Unit of measurement for loudness of a sound; the louder the sound, the greater the number of decibels.

dB -- A unit of measurement for electrical signals which operates on a logarithmic scale. Never an absolute value, always a ratio.

A measure of the gain of an antenna.

Measurement used for intensity (loudness) of sounds.

A unit used to express the change in amplitude or the level of sound. As a unit, it is written as dB. Decibels are calculated as 20log (V1/V2) for voltage (current) signals, and as 10log (V1/V2) for other signals.

A unit for expressing the relative intensity of sounds on a scale from zero for the average least perceptible sound to about 130 for the average level at which sound causes pain to humans.

A unit of power measurement. A 6 dB rise in signal strength represents a 100-percent increase (or doubling) in power.

The unit of logarithmic expression of a ratio, such as a power ratio or a voltage ratio. A representation of gain, given as 10 times the common logarithm of the gain raio.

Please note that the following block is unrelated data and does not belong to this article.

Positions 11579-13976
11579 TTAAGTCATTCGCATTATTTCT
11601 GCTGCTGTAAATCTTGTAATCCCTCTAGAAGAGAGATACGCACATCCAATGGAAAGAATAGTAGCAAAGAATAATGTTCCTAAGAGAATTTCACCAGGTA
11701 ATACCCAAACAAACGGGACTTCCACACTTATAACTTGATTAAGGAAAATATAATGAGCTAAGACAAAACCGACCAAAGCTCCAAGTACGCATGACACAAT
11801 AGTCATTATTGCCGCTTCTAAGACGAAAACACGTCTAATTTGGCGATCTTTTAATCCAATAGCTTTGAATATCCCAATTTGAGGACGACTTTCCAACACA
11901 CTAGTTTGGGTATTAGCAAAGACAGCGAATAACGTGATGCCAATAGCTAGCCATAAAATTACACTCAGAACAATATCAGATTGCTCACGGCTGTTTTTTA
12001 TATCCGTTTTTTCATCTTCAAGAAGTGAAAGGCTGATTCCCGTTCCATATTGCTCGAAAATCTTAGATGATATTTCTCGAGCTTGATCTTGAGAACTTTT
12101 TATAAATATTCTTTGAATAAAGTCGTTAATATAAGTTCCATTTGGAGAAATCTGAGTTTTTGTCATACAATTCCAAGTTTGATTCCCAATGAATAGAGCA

The logarithmic ratio between some known reference and some quantity of electrical or acoustic signal power.

The unit that expresses the logarithmic ratio of two power or voltage levels. Useful in defining the amount of signal level, noise, distortion and other parameters in a cable system.

Used as a measure of power level on a logarithmic scale, usually base 10. Three db is equal to two times value and ten db is equal to ten times value. A measure of voltage or current level, respectively, on a logarithmic scale, usually base 10. 3 dB is equal to 1.41 times value and 10 dB is equal to 3 times value. In fiber optics, the standard unit used to express gain or loss of optical power.